However, many are surprised to learn that there is really no difference between ceramics and pottery at all.
Have you ever heard the saying, “All thumbs are fingers, but not all fingers are thumbs?”
Well something similar can be said about ceramics and pottery. While all pottery is ceramic, not all ceramics are pottery.
What exactly do we mean by that? Well, here’s a basic explanation.
Ceramics and pottery are both made using the same techniques and using the same materials.
Ceramics and pottery are both created using a clay material that is shaped or formed using a variety of tools and techniques, and then air dried.
The air dried piece is then fired in a kiln creating what is called earthenware. Earthenware is porous, and is what you might associate with the terra cotta pots used for planting flowers.
Earthenware ceramics or pottery are then glazed, and fired in a kiln a second time. The result is a material called stoneware.
Stoneware is waterproof and is the type of ceramic that most dishes are.
What distinguishes pottery from ceramics is that pottery refers to the creation of pieces that are containers.
Pottery is any form of ceramics that will be used to hold some material. We mostly think of pottery being things like cups, vases, bowls and plates. In essence, pottery is tableware.
There are a couple of subsets of pottery; studio pottery and commercial pottery. Studio pottery is created by an individual who makes unique and diverse pieces of pottery.
Commercial pottery is mass produced, and uses the same kind of clay for every piece. Ceramics pieces can be anything from containers, to sculptures or even molded figures.
The term ceramics encompasses the full range of styles that can be created using clay, and then processed using heat.
What is a wooden knife used for in ceramics?
The wooden knife is a very handy tool in your ceramics tool box.
It is a versatile tool that has a variety of applications when working with clay. Wood knives are also known as modeling tools.
These tools come in a variety of shapes and sizes, and most frequently used in hand building pieces, though they can be used in wheel building or molded ceramics.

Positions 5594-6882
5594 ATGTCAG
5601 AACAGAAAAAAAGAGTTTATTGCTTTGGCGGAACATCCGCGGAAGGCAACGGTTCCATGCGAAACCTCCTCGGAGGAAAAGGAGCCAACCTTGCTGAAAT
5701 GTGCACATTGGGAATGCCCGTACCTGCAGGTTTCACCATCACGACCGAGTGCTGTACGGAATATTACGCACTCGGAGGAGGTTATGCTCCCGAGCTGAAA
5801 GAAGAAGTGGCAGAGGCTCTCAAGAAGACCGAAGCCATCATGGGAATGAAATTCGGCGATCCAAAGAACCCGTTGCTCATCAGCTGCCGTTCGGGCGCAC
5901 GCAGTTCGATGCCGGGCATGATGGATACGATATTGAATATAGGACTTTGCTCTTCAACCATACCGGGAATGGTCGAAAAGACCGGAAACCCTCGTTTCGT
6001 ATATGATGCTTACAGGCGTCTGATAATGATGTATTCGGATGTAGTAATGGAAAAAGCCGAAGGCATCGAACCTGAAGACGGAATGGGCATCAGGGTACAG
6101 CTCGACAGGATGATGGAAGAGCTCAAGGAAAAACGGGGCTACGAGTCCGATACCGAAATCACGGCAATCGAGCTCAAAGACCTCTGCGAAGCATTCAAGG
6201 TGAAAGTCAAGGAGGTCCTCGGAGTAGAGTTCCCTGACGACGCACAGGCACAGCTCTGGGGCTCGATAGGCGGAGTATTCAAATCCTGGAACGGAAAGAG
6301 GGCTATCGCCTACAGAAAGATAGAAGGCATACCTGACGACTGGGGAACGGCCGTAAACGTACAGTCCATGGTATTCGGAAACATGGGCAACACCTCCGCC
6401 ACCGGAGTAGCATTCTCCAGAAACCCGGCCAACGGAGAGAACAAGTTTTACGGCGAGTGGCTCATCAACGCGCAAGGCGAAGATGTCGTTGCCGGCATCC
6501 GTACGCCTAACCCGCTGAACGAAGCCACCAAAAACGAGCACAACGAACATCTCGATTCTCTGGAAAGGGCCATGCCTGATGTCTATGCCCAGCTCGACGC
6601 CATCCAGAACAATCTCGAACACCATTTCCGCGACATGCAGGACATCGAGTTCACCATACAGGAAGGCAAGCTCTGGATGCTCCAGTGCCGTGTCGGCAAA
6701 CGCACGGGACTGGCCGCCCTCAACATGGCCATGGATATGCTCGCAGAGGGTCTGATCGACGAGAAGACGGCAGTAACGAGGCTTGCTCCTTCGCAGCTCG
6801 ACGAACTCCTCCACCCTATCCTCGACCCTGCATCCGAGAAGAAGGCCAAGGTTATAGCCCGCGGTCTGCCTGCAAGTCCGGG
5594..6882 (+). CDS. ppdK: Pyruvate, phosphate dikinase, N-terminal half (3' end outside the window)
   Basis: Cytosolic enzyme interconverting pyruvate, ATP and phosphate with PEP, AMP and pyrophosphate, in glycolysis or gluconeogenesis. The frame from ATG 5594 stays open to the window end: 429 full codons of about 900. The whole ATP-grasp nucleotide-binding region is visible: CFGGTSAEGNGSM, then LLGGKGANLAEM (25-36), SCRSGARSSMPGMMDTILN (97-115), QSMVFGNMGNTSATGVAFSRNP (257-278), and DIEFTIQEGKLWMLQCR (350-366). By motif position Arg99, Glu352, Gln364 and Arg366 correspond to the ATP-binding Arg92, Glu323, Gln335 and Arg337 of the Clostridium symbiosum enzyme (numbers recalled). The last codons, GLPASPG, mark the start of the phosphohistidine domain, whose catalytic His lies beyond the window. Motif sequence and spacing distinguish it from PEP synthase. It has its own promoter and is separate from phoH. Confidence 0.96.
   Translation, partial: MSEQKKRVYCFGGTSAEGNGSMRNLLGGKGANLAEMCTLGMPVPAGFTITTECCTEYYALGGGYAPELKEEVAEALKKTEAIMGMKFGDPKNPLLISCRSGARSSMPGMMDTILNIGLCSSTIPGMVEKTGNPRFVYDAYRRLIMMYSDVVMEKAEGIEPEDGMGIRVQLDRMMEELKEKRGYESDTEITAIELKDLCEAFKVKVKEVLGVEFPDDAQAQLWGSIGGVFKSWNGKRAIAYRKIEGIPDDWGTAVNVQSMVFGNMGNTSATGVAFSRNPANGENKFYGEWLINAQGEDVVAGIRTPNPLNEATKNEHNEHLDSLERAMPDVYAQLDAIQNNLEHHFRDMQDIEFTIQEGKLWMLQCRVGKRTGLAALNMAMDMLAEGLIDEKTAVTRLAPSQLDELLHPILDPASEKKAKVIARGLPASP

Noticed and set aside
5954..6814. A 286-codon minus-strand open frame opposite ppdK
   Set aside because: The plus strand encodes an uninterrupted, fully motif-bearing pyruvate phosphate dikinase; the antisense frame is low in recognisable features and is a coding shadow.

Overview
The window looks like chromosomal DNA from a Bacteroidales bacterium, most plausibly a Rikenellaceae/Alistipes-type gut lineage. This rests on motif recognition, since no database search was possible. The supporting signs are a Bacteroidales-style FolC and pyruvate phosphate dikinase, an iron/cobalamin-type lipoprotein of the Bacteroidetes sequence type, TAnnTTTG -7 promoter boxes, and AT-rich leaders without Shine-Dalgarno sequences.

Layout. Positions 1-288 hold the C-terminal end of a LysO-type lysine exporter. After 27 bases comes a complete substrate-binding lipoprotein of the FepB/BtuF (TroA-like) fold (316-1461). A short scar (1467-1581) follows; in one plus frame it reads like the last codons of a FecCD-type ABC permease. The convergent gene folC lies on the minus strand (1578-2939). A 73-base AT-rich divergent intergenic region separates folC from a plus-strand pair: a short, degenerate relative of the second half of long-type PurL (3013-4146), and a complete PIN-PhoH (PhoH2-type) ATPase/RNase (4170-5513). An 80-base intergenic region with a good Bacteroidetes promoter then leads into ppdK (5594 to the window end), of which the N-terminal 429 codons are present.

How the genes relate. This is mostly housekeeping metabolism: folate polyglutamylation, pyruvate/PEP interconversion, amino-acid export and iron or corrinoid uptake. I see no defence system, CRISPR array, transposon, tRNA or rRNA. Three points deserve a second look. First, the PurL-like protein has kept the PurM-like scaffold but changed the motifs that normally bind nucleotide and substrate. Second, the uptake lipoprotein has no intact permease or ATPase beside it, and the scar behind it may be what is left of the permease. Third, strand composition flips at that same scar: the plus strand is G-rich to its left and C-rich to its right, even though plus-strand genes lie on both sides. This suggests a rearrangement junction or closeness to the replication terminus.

In hand building, modeling tools or wooden knives are handy for doing things like smoothing the joints where two pieces of clay meet.
They can also be used to score clay edges before joining, though most potters prefer to use a small brush, toothbrush or a needle for this task.
These tools can also be used to carve decoration or textures into soft clay surfaces.
Because they come in a variety of sizes and shapes, you can easily create endless textures, designs and shapes with modeling tools.
When wheel building, modeling tools or a wooden knife is useful for smoothing edges and trimming excess clay from a piece or from the foot of a container.
Like with hand build pieces, modeling tools can also be used to add texture and design to a piece.
What is a wire clay cutter used for in ceramics?
A wire clay cutter is one of the first tools that beginners are introduced to when learning to make pottery.
It is essential for all types of ceramic construction, whether you are hand building or throwing on a wheel.
The most basic use for a wire cutter is to cut smaller chunks of clay from a larger block.
If you are wanting to make a small piece, use this tool to separate a thin slab of clay from the large block.
A wire cutter is a simpler and easier tool to use to cut clay than a knife.
Some studios will create a large cutting wire that can be used to cut large pieces of clay, used for creating large pieces like vases and pots.
When throwing pottery on a wheel, the wire cutter is the easiest way to remove a completed piece from the wheel, without damaging the base.
The wire is pulled under the base of the clay while the wheel head is slowly spinning. This gives the bottom of the piece a smooth, and even bottom.
When done correctly, there is little smoothing that is necessary when trimming the foot, to create a level bottom for a container.
Finally, the wire cutter can also be used to create texture and decoration on soft pieces, whether they are wheel thrown or hand built.
Whether you are looking for a basic set of tools to begin your ceramics hobby with, or you are an experienced potter, looking to upgrade your tools, there are a ton of great options on the market.
We’ve shown you the products we think are best, and answered some common questions for you, in this buying guide.
Hopefully we’ve made your quest for new tools simpler, so you can spend more time creating, and less time shopping.